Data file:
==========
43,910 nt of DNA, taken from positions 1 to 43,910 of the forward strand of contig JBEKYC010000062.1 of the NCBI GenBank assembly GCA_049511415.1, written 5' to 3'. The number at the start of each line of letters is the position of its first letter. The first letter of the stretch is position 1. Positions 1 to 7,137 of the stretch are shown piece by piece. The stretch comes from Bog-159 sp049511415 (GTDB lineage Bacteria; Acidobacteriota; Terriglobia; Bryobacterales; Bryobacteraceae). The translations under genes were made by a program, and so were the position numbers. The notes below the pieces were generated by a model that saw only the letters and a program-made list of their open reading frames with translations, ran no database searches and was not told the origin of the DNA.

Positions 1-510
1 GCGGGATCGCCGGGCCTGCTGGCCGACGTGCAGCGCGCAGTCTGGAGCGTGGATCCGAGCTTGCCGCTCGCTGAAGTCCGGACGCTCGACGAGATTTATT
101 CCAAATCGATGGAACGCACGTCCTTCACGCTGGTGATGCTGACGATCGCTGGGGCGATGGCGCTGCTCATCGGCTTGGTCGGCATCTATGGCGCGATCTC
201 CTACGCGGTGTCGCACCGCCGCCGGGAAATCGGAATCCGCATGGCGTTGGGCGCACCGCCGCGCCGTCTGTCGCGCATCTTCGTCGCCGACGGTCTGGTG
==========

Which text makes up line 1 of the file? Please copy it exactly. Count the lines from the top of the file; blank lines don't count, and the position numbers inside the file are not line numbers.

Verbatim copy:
43,910 nt of DNA, taken from positions 1 to 43,910 of the forward strand of contig JBEKYC010000062.1 of the NCBI GenBank assembly GCA_049511415.1, written 5' to 3'. The number at the start of each line of letters is the position of its first letter. The first letter of the stretch is position 1. Positions 1 to 7,137 of the stretch are shown piece by piece. The stretch comes from Bog-159 sp049511415 (GTDB lineage Bacteria; Acidobacteriota; Terriglobia; Bryobacterales; Bryobacteraceae). The translations under genes were made by a program, and so were the position numbers. The notes below the pieces were generated by a model that saw only the letters and a program-made list of their open reading frames with translations, ran no database searches and was not told the origin of the DNA.